In addition, some riders might find that their former one-seat ride now requires a transfer, since the system is less core-centric and more gridded, but in theory even they should end up saving time. And again, this transformation is planned with no new operational funding.

It’s not clear to me how exactly the financials of the Houston revamp are to be worked out such that it does not require new funding, but given Walker’s recommendations in his book, I imagine that it consists of:

• The aforementioned pruning of costly, low-ridership routes.

• Projecting that higher ridership means better farebox recovery ratios (the percentage of operating costs paid directly by rider fares, which according to Redeker is around 25 percent in New Haven—not far off from the average in a city this size).

• Eliminating costly “split shifts” for drivers, where drivers get a premium for driving during the busier morning and afternoon peak hours, and not in between.  By employing drivers on standard eight-hour shifts and giving them something to do during the day, the transit agency can actually save money even if it is paying for more hours overall. (This, of course, assumes that labor agreements allow such an arrangement.)  Renegotiating labor agreements, of course, is often a very, very politicized question, which brings me to my final point about how to go about bringing a Houston-style approach to New Haven.

Implementing a frequent network in New Haven would require two things above all: political will and changing the mindset of transit operations from trying to serve demand to trying to induce it. The political question is notably tricky in a situation where the city does not control its own transit system. New Haveners from top to bottom can and have shown support for a revamped, improved transit system, but the city lacks the financial capacity to fund improvements itself, and is in any case dependent on the willingness of  state-run CT Transit to commit to following the city’s lead.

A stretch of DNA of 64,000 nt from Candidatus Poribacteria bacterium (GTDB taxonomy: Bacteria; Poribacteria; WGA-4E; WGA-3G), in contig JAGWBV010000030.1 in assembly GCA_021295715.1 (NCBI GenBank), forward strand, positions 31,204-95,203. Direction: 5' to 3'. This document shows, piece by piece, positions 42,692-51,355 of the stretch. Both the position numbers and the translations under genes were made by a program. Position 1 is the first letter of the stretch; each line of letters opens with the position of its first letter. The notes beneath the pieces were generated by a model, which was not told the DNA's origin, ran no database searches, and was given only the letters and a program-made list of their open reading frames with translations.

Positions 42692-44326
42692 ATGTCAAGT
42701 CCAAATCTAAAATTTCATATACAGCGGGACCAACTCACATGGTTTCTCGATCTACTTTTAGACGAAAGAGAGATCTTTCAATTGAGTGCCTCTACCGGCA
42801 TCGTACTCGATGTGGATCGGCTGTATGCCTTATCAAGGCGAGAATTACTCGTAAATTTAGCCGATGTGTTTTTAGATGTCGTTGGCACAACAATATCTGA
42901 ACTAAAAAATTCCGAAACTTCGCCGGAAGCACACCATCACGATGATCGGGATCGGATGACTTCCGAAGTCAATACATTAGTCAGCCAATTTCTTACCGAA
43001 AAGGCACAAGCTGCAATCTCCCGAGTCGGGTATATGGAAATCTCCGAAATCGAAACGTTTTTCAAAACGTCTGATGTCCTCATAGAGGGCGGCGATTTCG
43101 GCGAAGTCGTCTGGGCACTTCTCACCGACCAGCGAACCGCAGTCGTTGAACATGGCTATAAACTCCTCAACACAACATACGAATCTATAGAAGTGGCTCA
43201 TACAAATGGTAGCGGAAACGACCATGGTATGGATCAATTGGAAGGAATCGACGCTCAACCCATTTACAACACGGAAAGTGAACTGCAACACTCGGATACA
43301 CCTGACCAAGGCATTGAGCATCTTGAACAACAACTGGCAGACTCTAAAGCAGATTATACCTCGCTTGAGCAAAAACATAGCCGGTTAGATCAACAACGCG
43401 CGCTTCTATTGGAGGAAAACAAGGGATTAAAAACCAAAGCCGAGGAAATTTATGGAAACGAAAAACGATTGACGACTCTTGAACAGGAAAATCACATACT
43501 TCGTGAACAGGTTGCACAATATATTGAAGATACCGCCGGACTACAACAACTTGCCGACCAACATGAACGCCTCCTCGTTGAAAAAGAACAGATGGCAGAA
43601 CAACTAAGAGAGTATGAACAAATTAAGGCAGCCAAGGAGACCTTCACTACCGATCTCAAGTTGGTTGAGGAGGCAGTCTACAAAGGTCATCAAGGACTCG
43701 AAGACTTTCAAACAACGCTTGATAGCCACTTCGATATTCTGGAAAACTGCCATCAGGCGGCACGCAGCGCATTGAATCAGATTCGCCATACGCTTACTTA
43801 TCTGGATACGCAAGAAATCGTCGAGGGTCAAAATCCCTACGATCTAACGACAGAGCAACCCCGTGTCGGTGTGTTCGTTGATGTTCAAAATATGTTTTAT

That dependency on CT Transit also means that shifting the agency’s conservative mindset (and I assign no blame there—transit agencies are captive to, and have their tone set by, a political system that values transit little) will require sustained political pressure from both the Harp administration and New Haven’s state and potentially even federal lawmakers.

Capital-intensive, sexy transit projects like improving Metro-North’s New Haven Line,  building out the New Haven-Hartford-Springfield commuter rail, or even the New Britain-Hartford CT Fastrak busway offer concrete rewards both to transit riders and to politicians who can point to newly poured concrete and newly laid rails and show off what they have accomplished. Doing something as simple as reworking the way a city’s already-existent local bus system works, and making the buses come more frequently, offers no such flashy rewards. It just requires a lot of hard work, and focus on the issues from both the grassroots and the leadership. And that’s hard.

At the same time, though, New Haven’s transit is stuck in a downward spiral where there is only an attempt to match service to demonstrated demand, no attempt to build ridership or move people from cars to transit. If Houston, of all places, can bring together a transformatively cheap and simple transit plan, why can’t a city that was built around horsecars and still longs for its lost trolleys?

Hudson, NY and America Before Zoning

G and I spent the Sunday of Memorial Day weekend in the beautiful little town of Hudson, NY, about 45 minutes driving south of Albany. Hudson is dense, compact town of a little under 7,000, and the county seat of mostly rural (and beautiful) Columbia County. It is also home to a treasure trove of historical architecture, much of it dating to the decades immediately after the town’s founding during the waning years of the Revolutionary War. As the agriculture economy in the Hudson Valley declined, Hudson entered a long period of economic decline, but has been revived (albeit in an apparently unequal manner) in recent years by a second-home crowd escaping New York City, lured by the town’s diverse, beautiful housing stock and accessibility (Hudson has a stop on Amtrak’s Empire Service). The newcomers have established a thriving art/antiquing/high-end food economy; walking down Warren Street, Hudson’s main drag, feels like nothing more than navigating a slice of Park Slope relocated to Upstate.